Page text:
RAGBRAI IV

I’m sure this is not the first posting of this classic video of RAGBRAI IV. It’s about thirty minutes of 70s retro bike gear and the an example of Iowa’s never changing great hospitality. The great ride across Iowa has come along way. Enjoy.

http://americanarchive.org/catalog/cpb-aacip_37-83xsjcbh

18 Replies

Sandaltan ., February 1, 2019 at 10:11 am

“………….nothing you smoke, nothing you drink can give you a high like this..” Said a biker in the video. Ball caps, short shorts, tennis shoes and the Schwinn Varsity were in majority. If you wonder why so many are carrying their bikes in the beginning of the video it is because of the goat head thorns in the start town of Sydney. Thank you ESchiers for this posting.

RIDE RIGHT

#1299103

Dizzy, February 1, 2019 at 2:00 pm

ESchiers,
What an awesome video. Thanx so much for sharing this.
There are so many cultural, physical, geographical differences from IV to now.
For me, the most striking take-away is more global; more philosophical.
Karras, while speaking w/Kaul, referred to “apprehension” about the ride.
He said SAGBRAI was awful, for RAGBRAI III his pre-ride apprehension was eased and for RAGBRAI IV, he felt like they “we’re doing it right”. Kaul later iterates that “the chemistry is just right”.
And it still is. D

#1299123

Jboz, February 1, 2019 at 2:42 pm

Despite the changes in appearance, hairstyles, etc., I was most struck by how the overall vibe that was portrayed seemed almost identical to vibe of today. Remember the term “generation gap” that was widely used back then? It was not existent in the video, with young and old riders interacting as peers, equals in a rolling community. Same as today. Something about RAGBRAI creates an egalitarianism, camaraderie and shared purpose that spans across the ride, and it’s of the things I love most about RAGBRAI.

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John Richardson, February 1, 2019 at 5:59 pm

Wow! thanks so much for sharing ESchiers. I had not seen that before. The cycling culture of the 70s has changed a bit and I can’t help from feeling a little nostalgic about cycling in the 70s. Back in 1973 I was a college student in northeast Missouri and the 1972-1973 winter was brutal. On a cold winter day a friend and I came up with the ideal of riding our bikes to sunny southern California during the summer break. I rode an early 10 speed, a 40 pound steel Schwinn Varsity that was made in Chicago. Soon after the semester ended we went to the local Walmart to acquire our touring gear. Since panniers were unknown to us back then we purchased aluminum framed backpacks to carry most of our gear in. We also purchased rear book racks to attach our cotton sleeping bags to and since bikes didn’t have water bottle mounts at that time I purchased a round metal canvass covered half gallon canteen. My cycling kit consisted of blue jean cut offs and cotton t-shirts and since the norm for peddles at that time were flat, I wore a pair of canvass tennis shoes. We departed Kirksville in mid May and after 3 days of riding we crossed the Missouri River into Kansas at Atchison. We rode a few more miles and sit up our tent. A severe storm happened that night and we managed to survive but our 2 man pup tent was destroyed and it’s amazing how heavy a soaked cotton sleeping bag can become.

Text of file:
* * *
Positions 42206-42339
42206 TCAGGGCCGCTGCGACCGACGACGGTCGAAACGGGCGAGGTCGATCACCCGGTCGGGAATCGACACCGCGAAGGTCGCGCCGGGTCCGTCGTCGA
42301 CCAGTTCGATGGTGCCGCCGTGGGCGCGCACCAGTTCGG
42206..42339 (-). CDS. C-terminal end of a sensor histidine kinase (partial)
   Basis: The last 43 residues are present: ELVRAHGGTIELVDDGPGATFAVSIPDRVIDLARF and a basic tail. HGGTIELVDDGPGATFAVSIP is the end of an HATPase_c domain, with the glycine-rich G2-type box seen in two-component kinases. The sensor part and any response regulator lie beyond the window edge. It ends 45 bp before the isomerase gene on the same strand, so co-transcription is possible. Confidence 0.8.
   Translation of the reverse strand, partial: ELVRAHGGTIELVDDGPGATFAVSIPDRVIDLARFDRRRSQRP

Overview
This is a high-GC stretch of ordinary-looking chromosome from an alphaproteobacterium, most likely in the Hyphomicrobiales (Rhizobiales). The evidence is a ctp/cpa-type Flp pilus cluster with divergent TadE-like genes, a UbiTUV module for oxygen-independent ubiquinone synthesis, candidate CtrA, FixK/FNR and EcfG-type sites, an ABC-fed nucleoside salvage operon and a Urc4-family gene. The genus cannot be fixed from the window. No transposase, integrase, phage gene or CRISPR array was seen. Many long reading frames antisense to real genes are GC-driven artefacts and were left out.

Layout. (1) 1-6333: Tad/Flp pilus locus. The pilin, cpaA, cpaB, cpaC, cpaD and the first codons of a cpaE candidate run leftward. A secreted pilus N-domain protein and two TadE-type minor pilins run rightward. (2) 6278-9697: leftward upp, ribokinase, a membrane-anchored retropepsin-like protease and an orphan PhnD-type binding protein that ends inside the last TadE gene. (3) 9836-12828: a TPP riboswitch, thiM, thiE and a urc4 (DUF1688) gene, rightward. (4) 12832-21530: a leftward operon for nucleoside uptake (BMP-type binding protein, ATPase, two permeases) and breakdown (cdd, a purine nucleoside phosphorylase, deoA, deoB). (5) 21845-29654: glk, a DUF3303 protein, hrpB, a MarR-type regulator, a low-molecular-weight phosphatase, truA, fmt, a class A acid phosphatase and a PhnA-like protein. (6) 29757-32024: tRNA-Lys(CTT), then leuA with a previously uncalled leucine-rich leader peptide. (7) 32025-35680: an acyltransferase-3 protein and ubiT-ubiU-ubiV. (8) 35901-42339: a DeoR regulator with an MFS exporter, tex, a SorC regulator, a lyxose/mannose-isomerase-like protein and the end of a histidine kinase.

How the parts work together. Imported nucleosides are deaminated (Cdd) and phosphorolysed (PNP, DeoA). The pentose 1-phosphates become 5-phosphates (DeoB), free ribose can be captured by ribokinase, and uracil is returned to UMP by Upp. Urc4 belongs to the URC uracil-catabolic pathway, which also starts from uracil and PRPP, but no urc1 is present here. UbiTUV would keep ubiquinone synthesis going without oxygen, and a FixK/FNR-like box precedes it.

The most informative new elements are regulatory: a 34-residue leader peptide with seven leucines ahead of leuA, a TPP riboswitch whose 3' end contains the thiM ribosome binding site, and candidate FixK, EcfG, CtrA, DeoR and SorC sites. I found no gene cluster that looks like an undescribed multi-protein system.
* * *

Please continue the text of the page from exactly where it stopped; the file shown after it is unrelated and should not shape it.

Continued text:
We continued on riding through Kansas, the panhandle of Oklahoma, and Texas and across New Mexico. Since we no longer had a tent and I’m not sure if they even had sleeping pads back then, at least we didn’t, and were on a high desert, it would get in the upper 90s during the day and frost at night. I’m amazed at what you’re able to endure when you’re only 19. I remember it getting dark one time before we were able to find a camping spot and then after falling asleep being rudely awakened by an unbelievable loud roar and the ground shaking. It was then that I realized we had camped only a few feet from a rail road. We crossed into Arizona and endured triple digit heat. I recall stopping at an ice cream place in Apache Junction that boasted of serving huge malts. I ordered the largest malt available and was questioned about my ability to consume it. I responded by saying I didn’t believe it would be a problem. He rolled his eyes and proceeded to make me the biggest, and the best malt I’d ever had. A few minutes later I was back at the counter telling him how good that malt was and could I have another.
We ended up enjoying a week on the beach at Oceanside, California. One day we returned from a swim and were sitting on the beach when a cute girl with a small toddler approached us and ask if we could look after her child while she went for a swim? This was the early 70s so she was also topless, how could we say no.
We had rode over 1700 miles and had averaged almost 75 miles a day.
In 1976 the same year as RAGBRAI IV the same friend and I rode to Nuevo Laredo Mexico but this time I rode a Schwinn LeTour with panniers, water bottles, even toe clips and cycling has never stopped evolving.

#1299132

Gypsy Rose, February 1, 2019 at 6:33 pm

Wow! thanks so much for sharing ESchiers.

John,